All that as a family of 4 on a mostly single-income and a pretty low salary as a public school teacher. (#teamtinyshovel)

We are so incredibly thankful for the income-producing opportunities that came in 2021 to help us dump so much to our debt.

We actually increased our income more than that.

We had to put about $8,000 aside for taxes and tithes. Since the extra money came from contractor work, federal taxes weren’t taken out. So we’re still responsible for paying it. We didn’t want a huge bill from the IRS so we calculated about 20 percent every time we got paid and put it in a separate savings account. This is our first time doing self-employment taxes, so hopefully it pans out and we won’t owe more than we’ve saved for.

While I’m grateful for our progress this year, I want more.

I want to pay off even more this coming year.

You know those big, hairy goals?

Mine would be to pay off at least $25,000 of our debt in 2022.

How Much Debt We Have Left

At this point, we only have student loan debt left in our debt snowball.

I have student loans and my husband has student loans.

The loans are through Nelnet and Aidvantage/Maximus (formerly Navient, formerly Sallie Mae *eyeroll*).

We sat down and combined my student loans and my husband’s student loans. We put them in order of smallest to largest.

Now, there are 11 loans left – all student loans. The remaining debt total is $98,931.40.

Dave Ramsey suggests those in Baby Step 2 to split up active debt and inactive debt.

Active debt is current debt. The debtor is making regular payments and the account is in good standing.

Inactive debt is an old debt in default. It basically is debt that’s in collections. That means a debtor hasn’t made payments toward the debt in a long time, usually after 90 days.

According to Dave, tackle the active debt first.

It’s way easier, too, because debt collection agencies are more willing to settle your debt in one lump sum for less than the loan amount.  

It’s also exciting.

Once we’re finally done with the active debt, our $33,478.27 inactive debt should be settled pretty quick. Whatever creditor that ends up with it will likely accept $3,000 to clear the account in full.

(We were actually in negotiations with a debt collector for this debt in 2020. They were willing to take $5,000 to clear 33 GRAND! We backed out – long story – but debt settlement is possible.)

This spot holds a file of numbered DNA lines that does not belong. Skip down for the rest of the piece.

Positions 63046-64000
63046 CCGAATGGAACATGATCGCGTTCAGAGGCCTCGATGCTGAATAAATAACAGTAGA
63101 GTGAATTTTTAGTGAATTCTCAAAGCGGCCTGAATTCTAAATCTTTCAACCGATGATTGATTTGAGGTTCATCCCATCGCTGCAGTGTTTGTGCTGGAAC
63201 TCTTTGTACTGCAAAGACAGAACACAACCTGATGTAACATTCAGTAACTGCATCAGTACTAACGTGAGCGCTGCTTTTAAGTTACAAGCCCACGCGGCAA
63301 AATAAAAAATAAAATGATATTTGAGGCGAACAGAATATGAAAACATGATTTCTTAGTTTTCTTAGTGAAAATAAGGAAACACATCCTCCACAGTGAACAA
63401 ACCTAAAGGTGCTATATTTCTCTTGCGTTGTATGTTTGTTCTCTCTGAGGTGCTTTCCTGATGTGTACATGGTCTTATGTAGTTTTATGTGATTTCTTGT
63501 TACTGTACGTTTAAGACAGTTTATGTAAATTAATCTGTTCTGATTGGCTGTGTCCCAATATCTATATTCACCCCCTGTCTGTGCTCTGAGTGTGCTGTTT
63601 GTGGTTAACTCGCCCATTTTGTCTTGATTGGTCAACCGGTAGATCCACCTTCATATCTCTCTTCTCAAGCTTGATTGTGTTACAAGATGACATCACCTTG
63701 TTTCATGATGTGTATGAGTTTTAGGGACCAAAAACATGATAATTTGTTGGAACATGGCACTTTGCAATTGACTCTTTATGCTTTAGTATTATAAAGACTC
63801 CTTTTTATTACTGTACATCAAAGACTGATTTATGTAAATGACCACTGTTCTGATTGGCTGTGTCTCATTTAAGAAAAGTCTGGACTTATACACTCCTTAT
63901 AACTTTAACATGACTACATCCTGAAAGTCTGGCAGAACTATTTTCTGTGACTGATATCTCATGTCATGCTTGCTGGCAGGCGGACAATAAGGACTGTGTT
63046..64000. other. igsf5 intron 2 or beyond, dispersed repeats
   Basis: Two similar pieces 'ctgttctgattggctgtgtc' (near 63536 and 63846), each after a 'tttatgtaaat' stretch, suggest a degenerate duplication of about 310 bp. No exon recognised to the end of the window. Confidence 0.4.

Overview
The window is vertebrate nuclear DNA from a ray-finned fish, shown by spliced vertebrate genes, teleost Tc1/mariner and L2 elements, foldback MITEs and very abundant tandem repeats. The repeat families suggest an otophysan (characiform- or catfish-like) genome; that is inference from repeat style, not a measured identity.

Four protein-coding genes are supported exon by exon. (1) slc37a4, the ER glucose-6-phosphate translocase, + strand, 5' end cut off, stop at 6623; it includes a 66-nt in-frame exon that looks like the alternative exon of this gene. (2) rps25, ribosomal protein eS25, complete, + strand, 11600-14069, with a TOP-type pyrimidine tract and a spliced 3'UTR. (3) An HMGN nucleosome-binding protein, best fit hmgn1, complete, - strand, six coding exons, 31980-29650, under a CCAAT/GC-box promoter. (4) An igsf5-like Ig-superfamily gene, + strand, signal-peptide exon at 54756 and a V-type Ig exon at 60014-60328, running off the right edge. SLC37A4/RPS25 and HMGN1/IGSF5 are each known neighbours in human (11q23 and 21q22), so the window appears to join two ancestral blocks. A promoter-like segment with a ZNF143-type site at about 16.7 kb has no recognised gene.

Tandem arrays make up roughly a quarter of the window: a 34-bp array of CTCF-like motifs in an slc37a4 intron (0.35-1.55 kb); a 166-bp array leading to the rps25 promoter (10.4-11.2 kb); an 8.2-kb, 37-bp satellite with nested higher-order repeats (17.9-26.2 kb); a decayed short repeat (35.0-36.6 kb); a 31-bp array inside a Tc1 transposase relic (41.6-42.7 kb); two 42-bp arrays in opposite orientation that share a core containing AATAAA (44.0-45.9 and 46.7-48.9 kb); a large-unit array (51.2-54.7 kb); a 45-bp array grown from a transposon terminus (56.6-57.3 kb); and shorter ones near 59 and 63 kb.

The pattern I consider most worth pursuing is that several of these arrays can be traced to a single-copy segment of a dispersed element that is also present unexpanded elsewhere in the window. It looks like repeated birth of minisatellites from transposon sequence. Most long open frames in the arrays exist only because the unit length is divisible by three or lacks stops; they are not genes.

Our remaining active debt is $65,453.33 and that’s what were tackling right now.

The One Thing That Helped Us Get Traction In Our Debt Free Journey

You know those things that are simple, but not easy?

The journey to debt freedom is like that.

In the past, we made it hard. But it really isn’t.

It’s this:

Take one step at a time. Repeat.

You have to want it.

It goes back to earlier in the post where I explain why it took us so long to start.

Once you want it enough, you will finally start and you will work hard to actually finish.

It’s that mindset that opened our eyes to how we can make more money to throw toward our debt.

Then, we stepped in to the world of side hustles. It took us much further than the once-a-year income tax return, occasional gift from a family member, or the trickle of money left over from our regular salary after bills.

Those additional income streams kicked our debt payoff into high gear.

When Will We Be Debt-Free? 

Looking ahead to 2022, I want to be more intentional about throwing every extra bit to our debt — even if it’s just $10 or $20 bucks.

We don’t have a debt payoff date. I wish we had.

But we don’t exactly have a regular debt snowball every month.  

All of the money going toward debt is from extra income from extra jobs. My husband’s job is our main source of income and it covers all our living expenses. There is no extra money after that.

If we want to pay debt, we had to find other ways to make money.

Our extra income is irregular and/or still in the growing phases, so it’s hard to tell how much we will make month to month.

Either way, we’re still in the fight! Hope you are, too!

Keep at it!

Leave a Comment